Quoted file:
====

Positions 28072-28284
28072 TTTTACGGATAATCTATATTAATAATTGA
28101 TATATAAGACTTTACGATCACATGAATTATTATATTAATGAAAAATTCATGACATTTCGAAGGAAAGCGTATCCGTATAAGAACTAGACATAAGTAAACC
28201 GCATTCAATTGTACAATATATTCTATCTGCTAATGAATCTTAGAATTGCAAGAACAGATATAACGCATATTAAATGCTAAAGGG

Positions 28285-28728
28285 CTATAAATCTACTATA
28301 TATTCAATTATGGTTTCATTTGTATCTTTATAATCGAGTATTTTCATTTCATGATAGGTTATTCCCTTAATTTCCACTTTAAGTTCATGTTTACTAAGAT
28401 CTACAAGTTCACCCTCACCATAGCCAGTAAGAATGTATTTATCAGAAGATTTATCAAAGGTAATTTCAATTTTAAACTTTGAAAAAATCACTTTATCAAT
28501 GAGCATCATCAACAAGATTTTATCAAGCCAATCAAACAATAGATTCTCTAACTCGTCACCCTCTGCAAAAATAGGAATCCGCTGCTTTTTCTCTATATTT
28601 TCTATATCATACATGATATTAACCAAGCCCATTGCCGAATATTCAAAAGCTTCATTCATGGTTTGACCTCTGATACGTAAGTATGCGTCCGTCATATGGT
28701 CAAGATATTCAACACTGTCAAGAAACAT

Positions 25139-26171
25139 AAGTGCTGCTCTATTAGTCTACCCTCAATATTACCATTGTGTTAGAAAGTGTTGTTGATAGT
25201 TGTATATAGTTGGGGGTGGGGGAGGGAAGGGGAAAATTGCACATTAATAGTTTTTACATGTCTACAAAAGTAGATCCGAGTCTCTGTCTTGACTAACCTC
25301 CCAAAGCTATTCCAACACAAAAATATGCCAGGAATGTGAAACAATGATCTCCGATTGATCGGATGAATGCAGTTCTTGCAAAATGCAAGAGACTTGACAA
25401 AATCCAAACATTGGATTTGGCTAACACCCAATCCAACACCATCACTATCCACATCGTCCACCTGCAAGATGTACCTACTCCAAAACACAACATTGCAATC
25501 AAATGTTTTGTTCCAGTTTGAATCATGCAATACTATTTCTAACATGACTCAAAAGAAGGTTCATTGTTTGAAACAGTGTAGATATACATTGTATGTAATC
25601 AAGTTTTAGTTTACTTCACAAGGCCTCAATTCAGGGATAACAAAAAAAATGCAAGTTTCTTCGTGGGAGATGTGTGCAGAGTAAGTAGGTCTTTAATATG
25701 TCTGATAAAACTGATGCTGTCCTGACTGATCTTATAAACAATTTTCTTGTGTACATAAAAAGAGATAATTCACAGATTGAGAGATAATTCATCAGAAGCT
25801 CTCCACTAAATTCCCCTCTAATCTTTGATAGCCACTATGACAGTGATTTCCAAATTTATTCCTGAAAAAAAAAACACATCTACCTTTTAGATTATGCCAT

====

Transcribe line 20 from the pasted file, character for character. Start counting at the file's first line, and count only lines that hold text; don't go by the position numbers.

25801 CTCCACTAAATTCCCCTCTAATCTTTGATAGCCACTATGACAGTGATTTCCAAATTTATTCCTGAAAAAAAAAACACATCTACCTTTTAGATTATGCCAT